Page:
Going to this really brought back some memories for me, as I used to live in western Colorado, and while I was there I discovered that my step-Mom's family was one of the first to connect with the Navajo Indians in the early 1800's. Her great, great grandmother, Louisa Wetherill was the first woman to speak the Navajo language and preserve the Navajo culture, and as a young teen I had a strong interest in learning all I could about their family and the Navajos. I had not thought much about it for some time, but being at the Pow-Wow reawakened that interest. I can't wait to pass on what I have learned to the girls, although I think they'll need to be a little older to really appreciate all the history that is there.

I wish we could have gone back for the Grand Ceremony with the drummers, but it didn't work out that way. Maybe next year!

The decorated entrance to the teepee.
Inside one of the teepees.
We got to spend the day with the Butterfly and her sweet Mama, Miss Julie of When She Was Five. The Ladybug and the Butterfly are pretty close in age and all three of the girls love to see each other, so it was an adventure for them!

Practicing being little Indians... As IF they needed to practice!

The Ladybug in action. Love that expression.
Seeing the dreamcatchers led to a really great discussion about dreams and their symbolism and importance in Native American culture and in ours. Great homeschool moment! Yay!

Practicing with the dart gun.
The Ladybug and the Butterfly tried hard, but KayKay was the only one who actually hit the target with the blow gun. Should I be afraid? Hmmmm... But it was really neat that they let the kids try it. The demonstration this gentleman gave was fantastic, as well. We learned a lot about different kinds of dart guns and what they were used for, and MAN could those darts go far!

After the dart gun demonstration, a young boy of the Crow (I think they said Crow, but don't quote me!) tribe who composes and plays the most beautiful flute music. He was AWESOME. He played for about 45 minutes, and we all LOVED it. His music was really unique and uplifting. The girls, of course, all decided that it was a good time to practice their dancing, and that was equally as entertaining to watch. 

KayKay doing her "Indian Dance."

The Ladybug dancing to some wonderful flute music.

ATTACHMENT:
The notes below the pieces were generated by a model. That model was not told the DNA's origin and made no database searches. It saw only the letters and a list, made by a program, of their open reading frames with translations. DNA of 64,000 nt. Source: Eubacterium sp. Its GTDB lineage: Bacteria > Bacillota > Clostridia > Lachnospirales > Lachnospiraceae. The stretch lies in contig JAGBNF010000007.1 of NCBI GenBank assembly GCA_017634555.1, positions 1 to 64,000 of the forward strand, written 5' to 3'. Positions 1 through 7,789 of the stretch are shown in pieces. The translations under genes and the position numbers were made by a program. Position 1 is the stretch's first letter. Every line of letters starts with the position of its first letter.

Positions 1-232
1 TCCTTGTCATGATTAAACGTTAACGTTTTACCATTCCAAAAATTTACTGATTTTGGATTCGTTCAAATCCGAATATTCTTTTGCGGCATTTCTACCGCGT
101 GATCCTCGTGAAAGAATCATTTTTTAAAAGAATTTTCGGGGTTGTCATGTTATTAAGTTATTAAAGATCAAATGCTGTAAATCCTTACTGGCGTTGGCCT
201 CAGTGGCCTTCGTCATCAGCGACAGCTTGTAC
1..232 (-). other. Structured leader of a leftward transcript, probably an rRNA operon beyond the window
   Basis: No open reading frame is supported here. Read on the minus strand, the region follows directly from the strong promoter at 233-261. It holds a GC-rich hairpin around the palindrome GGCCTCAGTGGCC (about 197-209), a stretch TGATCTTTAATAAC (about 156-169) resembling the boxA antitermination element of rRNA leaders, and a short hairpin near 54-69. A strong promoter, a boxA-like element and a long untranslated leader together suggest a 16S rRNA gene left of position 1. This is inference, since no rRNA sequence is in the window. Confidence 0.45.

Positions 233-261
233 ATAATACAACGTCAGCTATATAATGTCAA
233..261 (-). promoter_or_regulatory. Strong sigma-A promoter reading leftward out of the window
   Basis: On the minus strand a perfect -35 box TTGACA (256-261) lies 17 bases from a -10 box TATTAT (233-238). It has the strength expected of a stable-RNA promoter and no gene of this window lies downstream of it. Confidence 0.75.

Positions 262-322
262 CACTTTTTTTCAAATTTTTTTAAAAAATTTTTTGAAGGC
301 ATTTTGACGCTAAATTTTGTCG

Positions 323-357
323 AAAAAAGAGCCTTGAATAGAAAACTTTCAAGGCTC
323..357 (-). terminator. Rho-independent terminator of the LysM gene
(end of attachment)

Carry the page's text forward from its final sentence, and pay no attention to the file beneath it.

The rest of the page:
All three girls had a blast dancing together.
After we finished listening to the wonderful flute music, we wandered around to a few of the tents where they had some very interesting wares set out for sale. Some of the artists were less than accommodating, but one lady in particular was VERY kind and had a fascinating way of painting the beautiful clay pots that she hand makes. She was of the Acoma Tribe of Sky City, New Mexico. Her painting is AH-MAZING, and is done using the traditional methods that their tribe has used for nearly a thousand years. There was so much symbolism in her artistry, and we spent a good while talking to her and her husband about her art and their culture. It was a really great learning experience, although I admit that I was more taken with it than the girls, but that rather surprised me, as KayKay has been wanting to learn about pottery and pottery painting for some time now. And of course, the Ladybug was only interested in trying to wreak havoc. :O) But it was still neat. 

Painting supplies.

Here she is using a rock to grind out the paint. The brush is made of the stems of the yucca plant, and the paint is made from a specific rock that is very finely ground and then mixed with water.
Unfortunately, I didn't get any good images of her (really GORGEOUS) pottery, Ugh. You can see an edge of one of the pieces in the first photo, but I wish that I had been able to get some good ones of her work.

And of course, there was fry bread for lunch. Yummmmmmy!!! It was so good. Not quite  as good as the homemade fry bread I had made by my step-Mom's family (learned straight from the Navajos, of course!) in Arizona some years ago, but still SO GOOD.

At the end of the afternoon, we were able to get an encore performance by the young flute player. He was so sweet, and SO talented. 

Getting ready to start.

KayKay dancing to his music. So fun!
It was a GOOD day. :O) I'll end with a silly picture of the three little Indians all together. We had fun! Thanks Miss Julie, for inviting us!

Monday Reading

It's Monday.

I've got laundry going, dishes going, chicken soup cooking, muffins making, I'm working on a project for my mentor in Florida, and editing photos.

Multitasking at it's best.

Wow. I'm impressed with myself. And not that I would tell you what to do or anything, but you should be, too.